Ireland (the Celtic Tiger). Later on Dubai, Slovakia and the Baltic countries
developed a tiger economy as well

Time-Space Increased pace of life and overcoming of spatial barriers, through communication
Compression and transportation technology, resulting in apparent shrinking of time to the
present and globe to a single space, altering everyday experience of social relations
and awareness of global interdependence. Cf. D. Harvey, The Condition of Post
modernity, 1990, p. 240.
Timespace The reduction in the time taken to travel between two places due to improvements
convergence in transportation or communication technology (Janelle 1968)
Time-space When the journey time between places increases due to congestion, lower speed
divergence limits or other limiting factors.
Total external debt Debt owed to non-residents repayable in foreign currency, goods or services. It is
the sum of publicly guaranteed and private non-guaranteed long-term debt, as well
as use of IMF credit and short-term debt. Short-term debt includes all debt having
an original maturity of one year or less, and interest in arrears on long-term debt.
Trade Trade allows people to buy goods and services that are not produced in their own
countries. The money countries receive from exports helps determine how much
they can afford to spend on imports, and how much they can borrow from abroad.
It can stimulate a countrys development and economic growth. This helps create
new jobs, raises living standards and gives people an opportunity to take charge of
their lives.
Trade Blocs NAFTA, EU, ASEAN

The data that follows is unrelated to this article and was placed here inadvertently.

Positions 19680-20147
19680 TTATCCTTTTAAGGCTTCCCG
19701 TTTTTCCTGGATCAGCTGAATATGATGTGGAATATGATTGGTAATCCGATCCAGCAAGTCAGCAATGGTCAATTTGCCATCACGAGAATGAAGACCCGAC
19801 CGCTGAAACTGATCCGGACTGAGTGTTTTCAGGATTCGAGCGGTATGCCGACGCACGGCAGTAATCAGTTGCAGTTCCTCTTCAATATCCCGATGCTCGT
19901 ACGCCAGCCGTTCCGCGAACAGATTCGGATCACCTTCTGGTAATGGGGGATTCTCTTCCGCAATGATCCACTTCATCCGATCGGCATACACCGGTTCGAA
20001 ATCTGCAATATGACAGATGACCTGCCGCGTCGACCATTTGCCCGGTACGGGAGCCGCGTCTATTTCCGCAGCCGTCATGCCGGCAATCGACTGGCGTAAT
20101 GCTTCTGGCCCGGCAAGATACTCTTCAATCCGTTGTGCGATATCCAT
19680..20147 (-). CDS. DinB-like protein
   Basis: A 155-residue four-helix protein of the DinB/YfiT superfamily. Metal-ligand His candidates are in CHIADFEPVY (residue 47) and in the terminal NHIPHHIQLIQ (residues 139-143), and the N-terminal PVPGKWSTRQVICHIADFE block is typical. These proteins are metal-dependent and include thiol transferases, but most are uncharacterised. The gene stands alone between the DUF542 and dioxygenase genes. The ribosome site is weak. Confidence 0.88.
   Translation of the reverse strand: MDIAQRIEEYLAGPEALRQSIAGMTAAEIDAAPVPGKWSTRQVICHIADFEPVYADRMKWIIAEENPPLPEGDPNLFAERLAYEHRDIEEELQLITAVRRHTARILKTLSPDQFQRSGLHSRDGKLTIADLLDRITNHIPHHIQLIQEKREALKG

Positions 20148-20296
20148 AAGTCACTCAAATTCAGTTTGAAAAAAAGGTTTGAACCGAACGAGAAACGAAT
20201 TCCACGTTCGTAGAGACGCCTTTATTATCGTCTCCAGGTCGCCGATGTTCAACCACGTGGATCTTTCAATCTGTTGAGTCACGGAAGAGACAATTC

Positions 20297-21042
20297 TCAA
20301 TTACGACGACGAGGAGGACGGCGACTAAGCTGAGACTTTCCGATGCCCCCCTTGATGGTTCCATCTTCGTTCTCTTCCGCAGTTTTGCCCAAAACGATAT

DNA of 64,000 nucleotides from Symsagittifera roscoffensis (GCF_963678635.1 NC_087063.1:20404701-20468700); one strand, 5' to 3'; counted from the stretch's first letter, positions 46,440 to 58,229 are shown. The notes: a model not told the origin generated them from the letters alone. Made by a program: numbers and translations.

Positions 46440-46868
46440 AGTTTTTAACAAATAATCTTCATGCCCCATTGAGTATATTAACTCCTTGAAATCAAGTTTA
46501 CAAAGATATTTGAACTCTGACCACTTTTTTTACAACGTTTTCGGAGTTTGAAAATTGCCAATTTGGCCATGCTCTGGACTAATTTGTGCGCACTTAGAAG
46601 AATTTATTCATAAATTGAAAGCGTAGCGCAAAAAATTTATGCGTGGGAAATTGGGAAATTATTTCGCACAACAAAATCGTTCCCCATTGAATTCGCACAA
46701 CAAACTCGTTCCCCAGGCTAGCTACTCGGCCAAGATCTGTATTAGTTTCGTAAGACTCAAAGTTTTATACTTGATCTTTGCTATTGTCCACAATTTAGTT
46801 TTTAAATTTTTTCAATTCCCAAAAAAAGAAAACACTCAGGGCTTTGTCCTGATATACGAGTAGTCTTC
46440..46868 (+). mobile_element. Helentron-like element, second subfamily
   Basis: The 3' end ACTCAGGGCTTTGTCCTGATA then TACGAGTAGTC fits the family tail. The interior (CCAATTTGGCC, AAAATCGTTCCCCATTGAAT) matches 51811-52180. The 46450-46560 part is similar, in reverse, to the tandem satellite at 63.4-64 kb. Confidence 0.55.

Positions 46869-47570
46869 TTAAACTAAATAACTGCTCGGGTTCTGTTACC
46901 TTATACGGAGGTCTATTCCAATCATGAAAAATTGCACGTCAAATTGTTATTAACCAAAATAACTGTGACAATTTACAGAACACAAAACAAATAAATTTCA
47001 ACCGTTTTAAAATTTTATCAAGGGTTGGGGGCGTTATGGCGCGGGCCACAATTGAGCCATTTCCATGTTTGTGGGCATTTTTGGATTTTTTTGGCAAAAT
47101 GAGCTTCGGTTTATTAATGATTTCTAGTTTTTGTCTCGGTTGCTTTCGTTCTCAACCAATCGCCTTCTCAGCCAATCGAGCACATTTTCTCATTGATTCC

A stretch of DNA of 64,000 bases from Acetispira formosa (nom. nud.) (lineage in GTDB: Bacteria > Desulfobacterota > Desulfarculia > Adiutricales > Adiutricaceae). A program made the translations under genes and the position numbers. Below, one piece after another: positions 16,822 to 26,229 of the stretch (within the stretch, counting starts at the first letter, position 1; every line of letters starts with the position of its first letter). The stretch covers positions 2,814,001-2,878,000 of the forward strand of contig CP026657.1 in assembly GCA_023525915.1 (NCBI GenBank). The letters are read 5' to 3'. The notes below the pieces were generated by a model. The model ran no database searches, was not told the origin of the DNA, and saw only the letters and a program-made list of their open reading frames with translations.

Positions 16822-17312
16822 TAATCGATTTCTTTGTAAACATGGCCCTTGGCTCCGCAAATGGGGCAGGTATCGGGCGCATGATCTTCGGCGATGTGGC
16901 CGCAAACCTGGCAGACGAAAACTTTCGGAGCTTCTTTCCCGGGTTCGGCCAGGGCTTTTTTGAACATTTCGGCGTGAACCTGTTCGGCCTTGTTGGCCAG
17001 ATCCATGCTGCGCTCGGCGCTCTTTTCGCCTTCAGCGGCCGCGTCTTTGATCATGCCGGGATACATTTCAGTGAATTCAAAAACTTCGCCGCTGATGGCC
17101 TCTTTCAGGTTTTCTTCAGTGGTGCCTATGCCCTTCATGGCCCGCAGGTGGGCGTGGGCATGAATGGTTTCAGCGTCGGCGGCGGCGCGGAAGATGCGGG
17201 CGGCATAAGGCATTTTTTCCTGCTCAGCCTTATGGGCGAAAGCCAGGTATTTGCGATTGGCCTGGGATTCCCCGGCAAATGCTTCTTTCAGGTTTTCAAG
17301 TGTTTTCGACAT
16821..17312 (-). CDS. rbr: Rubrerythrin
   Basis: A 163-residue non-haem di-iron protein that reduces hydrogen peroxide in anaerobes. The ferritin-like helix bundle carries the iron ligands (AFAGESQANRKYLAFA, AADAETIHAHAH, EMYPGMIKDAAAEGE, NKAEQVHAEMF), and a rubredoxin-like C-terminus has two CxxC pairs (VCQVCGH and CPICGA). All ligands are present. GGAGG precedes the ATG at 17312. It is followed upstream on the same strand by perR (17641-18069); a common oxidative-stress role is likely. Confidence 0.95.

Trade deficit When the value of a countrys exports is less than the value of its imports.
Trade liberalisation The movement towards removing barriers that restrict the importation and
exportation of goods and services (flow of trade) between countries.
Trade protection Restrictions on the imports of goods and services from other countries in order to
protect local producers from overseas competition. This may be through tariffs,
subsidies and quality assurance standards, or labelling, safety and packaging
requirements
Transnational TNCs- are corporations that trade in many countries. TNCs in their most basic sense
Corporations are firms that not only export their products to other countries but have also
established sourcing supplies of materials, production, marketing, and managerial
operations in countries other than their home base. The basic idea is not new but
in recent years TNCs have become so big and powerful that authors such as Hertz
(2001) argue they may be a threat to democracy.
TNCs seek to illuminate competition and typically including amongst their